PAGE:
A page from our neighbor’s book
There is much to learn from how other earthquake-vulnerable nations deal with the threats of imminent disaster. For one, California, whose earthquake codes ours are patterned after, have been very aggressive in executing awareness and drill programs, to the point that my four-year-old niece visiting from San Francisco knew exactly what to do when Monday’s quake hit.
New Zealand, in particular, experiences about 100 to 150 earthquakes a year, but is able to keep the average number of fatalities down to three per year. This is achieved in part by enforcing mandatory retrofitting for buildings not up to par with current earthquake codes. That is on top of a strict compliance policy for all new developments. In their case, however, the low population spread out through less urban areas makes a massive difference. This makes a stronger case for implementing more stringent standards in city areas and reevaluating urban density.
Japan, on the other hand, has taken on the challenge of earthquake-proofing their metropolitan areas, by doing what they do best — engineering their way to safety. They’ve pioneered engineering and building methods for earthquake protection. Reportedly, 87 percent of Tokyo’s buildings are earthquake resistant. If only the same can be said in every earthquake prone country.
Up to code?
If the type and quality of building construction plays a critical role in mitigating the human impact of earthquakes, can we find salvation in our own building codes and standards?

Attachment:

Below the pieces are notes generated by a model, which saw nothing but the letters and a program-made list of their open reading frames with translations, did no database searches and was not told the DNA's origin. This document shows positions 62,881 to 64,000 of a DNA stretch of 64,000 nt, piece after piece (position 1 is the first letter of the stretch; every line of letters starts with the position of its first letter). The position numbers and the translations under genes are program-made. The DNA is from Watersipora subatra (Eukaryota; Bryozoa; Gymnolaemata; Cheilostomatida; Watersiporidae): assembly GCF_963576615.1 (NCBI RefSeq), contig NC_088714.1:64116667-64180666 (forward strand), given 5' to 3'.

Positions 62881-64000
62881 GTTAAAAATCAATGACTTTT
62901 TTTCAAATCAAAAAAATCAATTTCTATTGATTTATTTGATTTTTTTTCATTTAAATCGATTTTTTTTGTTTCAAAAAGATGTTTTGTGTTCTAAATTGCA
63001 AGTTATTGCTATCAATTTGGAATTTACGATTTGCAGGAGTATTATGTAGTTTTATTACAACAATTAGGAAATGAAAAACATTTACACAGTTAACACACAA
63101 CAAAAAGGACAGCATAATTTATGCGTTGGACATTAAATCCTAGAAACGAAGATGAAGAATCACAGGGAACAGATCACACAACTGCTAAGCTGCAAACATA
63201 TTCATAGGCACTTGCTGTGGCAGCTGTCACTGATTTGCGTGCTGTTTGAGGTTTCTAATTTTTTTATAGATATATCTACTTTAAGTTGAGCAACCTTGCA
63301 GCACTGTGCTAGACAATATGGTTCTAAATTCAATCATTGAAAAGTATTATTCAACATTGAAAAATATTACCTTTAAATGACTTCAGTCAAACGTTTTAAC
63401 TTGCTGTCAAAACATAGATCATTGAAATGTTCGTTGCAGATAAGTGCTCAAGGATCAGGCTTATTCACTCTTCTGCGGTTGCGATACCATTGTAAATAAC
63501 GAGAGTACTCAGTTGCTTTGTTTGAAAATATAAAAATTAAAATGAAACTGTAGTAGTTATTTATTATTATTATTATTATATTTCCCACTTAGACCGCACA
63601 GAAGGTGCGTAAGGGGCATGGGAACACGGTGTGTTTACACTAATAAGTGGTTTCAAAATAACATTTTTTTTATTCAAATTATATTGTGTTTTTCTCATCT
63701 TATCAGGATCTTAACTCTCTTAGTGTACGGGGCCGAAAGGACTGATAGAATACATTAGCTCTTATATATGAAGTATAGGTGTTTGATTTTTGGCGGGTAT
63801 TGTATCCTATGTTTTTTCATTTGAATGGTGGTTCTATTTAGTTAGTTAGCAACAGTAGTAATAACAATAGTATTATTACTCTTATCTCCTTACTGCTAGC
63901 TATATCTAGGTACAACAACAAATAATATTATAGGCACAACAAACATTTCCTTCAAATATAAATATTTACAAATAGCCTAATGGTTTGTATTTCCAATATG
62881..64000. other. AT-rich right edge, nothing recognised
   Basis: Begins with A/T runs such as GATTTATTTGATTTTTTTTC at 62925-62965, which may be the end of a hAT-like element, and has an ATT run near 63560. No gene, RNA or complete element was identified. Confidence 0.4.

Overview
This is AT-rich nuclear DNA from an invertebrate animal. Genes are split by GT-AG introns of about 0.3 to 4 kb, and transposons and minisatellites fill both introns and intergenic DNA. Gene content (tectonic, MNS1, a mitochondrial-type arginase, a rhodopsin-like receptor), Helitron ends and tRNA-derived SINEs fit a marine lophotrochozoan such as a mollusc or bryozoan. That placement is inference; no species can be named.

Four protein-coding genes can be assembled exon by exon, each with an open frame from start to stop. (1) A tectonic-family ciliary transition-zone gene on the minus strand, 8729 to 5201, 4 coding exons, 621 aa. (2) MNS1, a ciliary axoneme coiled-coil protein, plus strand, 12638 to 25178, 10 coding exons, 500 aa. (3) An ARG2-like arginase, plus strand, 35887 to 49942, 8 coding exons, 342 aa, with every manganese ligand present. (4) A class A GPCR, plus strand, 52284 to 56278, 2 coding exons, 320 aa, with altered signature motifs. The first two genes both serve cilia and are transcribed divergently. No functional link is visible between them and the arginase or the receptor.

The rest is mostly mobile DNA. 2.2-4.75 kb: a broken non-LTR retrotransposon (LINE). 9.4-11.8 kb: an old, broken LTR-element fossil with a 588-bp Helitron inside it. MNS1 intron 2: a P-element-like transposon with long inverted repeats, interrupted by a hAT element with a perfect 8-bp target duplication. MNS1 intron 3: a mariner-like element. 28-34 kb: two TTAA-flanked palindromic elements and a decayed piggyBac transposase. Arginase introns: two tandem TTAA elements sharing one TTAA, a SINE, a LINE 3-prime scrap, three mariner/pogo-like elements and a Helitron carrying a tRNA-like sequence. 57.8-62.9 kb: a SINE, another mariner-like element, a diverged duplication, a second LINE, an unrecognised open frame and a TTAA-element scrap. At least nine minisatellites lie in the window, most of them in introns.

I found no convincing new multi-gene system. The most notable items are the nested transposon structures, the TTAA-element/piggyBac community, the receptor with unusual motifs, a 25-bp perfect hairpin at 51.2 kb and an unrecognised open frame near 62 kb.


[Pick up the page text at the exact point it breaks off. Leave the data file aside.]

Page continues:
A building’s resilience to seismic stress is determined by its compliance with the National Structural Code of the Philippines (NSCP). Standards against earthquakes were first mandated by the National Building Code via the NSCP in 1972, after the Casiguran quake in the late ‘60s. Further landmark revisions have been made since. These include an edition released following the devastating 1992 Luzon earthquake, the 2010 Seismic Provisions, and the 2015 edition, which accounts for the 315 kph winds wrought by Typhoon Yolanda.
In order to be granted a building permit from any municipality, high rises need to submit an earthquake analysis to comply structurally. To put it simply, the design principles of this code pivots on the objective of preventing a building's imminent collapse. It recognizes that physical damages to a structure will be inevitable in any earthquake. But the structural design must be resistant enough to give its inhabitants enough time to evacuate. It prioritizes the prevention of the loss of human life over the damage to property. Though our codes are not perfect, in theory, this approach makes perfect sense. What is the worth of any casualty against the cost of repairs? Why then, do we still have four-story grocery stores collapsing over innocent people?
Although structural investigations are still being conducted on the Chuzon supermarket in Porac, it serves as the opposite example of what our structural codes aim to achieve. DPWH reports this was the only building that collapsed in the quake. That statistic is enough to make us question if the building ticked all the boxes in terms of structural compliance.
We can say that the issue is not necessarily in the content of our building standards, but in the implementation and enforcement. In the first place, how many of our buildings (especially those built prior to 1992) are constructed in accordance to these earthquake standards? Or worse, how many structures are even built with proper consultation from a structural engineer and architect? The infrastructure of the urban poor will give you an idea of just how many. Even the MMEIRS study confirms residential buildings will be the most vulnerable. With 3 million informal settlers living in Metro Manila, that is at least a fourth of the metro’s population in immediate risk.
We have all this science to back the importance of compliance. So why are we still falling short? Why do the center of our preparations still revolve around drills and evacuations, instead of infrastructure resilience? The short answer is politics and economics — the overlapping jurisdictions related to ensuring earthquake resilience, and the cost of enforcing compliance.